Train digital leaders in various aspects of computing so that they are in a position to provide expert help and support where needed. Perhaps by maintaining their own blog, they could answer questions on a forum or via email, upload help videos and run sessions on specific topics during a lunch time or after school session. Apps such as Explain Everything would easily allow digital leaders to create help videos, which would simultaneously reinforce their own understanding of a topic. These could then be uploaded to a blog or your school VLE.
Embedding computational thinking into learning
One area pupils often seem to struggle with is articulating the problems they are encountering. More often than not, we hear the vague complaint, “it’s not working!” rather than finding that pupils have broken down the problem to work out exactly what the problem is. Here, key computing concepts such as decomposition and debugging are key to creating successful learners and so it is essential that your planning incorporates opportunities to develop these skills. By integrating concepts of computational thinking across all areas of the curriculum, pupils can be better prepared to solve problems and to learn effectively. If they are familiar with abstraction, decomposition and debugging, they are more likely to be able to transfer these skills to all aspects of their learning, which will effectively prepare them to become effective coders as well as benefiting them in other areas of the computing curriculum.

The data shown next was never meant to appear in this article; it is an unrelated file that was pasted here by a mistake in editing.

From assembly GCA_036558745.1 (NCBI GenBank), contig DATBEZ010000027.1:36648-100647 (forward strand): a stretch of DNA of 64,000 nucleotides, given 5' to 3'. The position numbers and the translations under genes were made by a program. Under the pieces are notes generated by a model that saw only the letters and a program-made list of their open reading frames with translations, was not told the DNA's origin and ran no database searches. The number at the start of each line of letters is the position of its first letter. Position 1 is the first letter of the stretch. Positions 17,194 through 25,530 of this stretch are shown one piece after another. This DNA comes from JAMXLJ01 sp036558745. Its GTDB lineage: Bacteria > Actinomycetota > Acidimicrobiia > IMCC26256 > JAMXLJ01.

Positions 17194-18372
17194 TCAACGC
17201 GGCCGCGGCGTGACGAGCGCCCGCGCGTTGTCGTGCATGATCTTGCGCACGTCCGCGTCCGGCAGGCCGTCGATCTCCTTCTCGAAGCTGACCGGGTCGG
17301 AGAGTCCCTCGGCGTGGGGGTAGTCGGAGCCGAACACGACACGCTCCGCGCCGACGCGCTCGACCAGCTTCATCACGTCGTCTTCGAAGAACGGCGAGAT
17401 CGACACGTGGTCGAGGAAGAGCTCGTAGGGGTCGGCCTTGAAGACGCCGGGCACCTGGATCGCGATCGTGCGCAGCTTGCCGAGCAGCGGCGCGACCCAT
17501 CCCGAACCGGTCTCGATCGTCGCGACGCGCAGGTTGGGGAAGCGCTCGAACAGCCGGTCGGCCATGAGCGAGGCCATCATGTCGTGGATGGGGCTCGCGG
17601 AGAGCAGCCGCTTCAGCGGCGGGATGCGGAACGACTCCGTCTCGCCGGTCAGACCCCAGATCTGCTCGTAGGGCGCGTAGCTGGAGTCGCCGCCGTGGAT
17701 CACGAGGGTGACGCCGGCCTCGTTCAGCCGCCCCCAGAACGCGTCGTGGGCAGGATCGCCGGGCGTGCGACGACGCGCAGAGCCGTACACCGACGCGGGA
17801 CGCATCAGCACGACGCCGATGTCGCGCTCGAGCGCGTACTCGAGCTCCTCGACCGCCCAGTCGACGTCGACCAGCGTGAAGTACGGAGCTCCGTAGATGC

Teaching pupils how to ask for support
Helping pupils to frame their questions when they encounter difficulties should encourage thinking at a deeper level about exactly what the problem is. It is important that when they do choose to seek out support, they are able to ask for specific help. They need to have already considered specifically what the problem is and to have attempted several solutions so that if they are still seeking out help, it has been narrowed down specifically. Rather than “my game isn’t working” they need to specifically identify which aspects are not working. For example, “my sprite doesn’t move when I press the arrow keys” is a more precise problem. Hopefully when they ask for help with this particular issue, they have by this point read through the code and ruled out potential problems so that what is left is much easier and faster to solve. By encouraging this type of working, you will generally find that pupils will solve many of their issues independently or with the support of others in your class, enabling you to focus on those who most need your guidance and allowing you to stretch those pupils who need to be further challenged.
Many of these suggestions are simple and easy changes to implement. Consider adapting your classroom environment and the way you teach to promote similar collaborative values to those used in real tech industries to help effectively prepare your pupils for work in the real world.
Siobhán Morgan is a Year 6 teacher at a Somerset middle school, where she is head of computing. She also leads computing across the West Somerset Academies Trust, from Foundation Stage to Key Stage 3.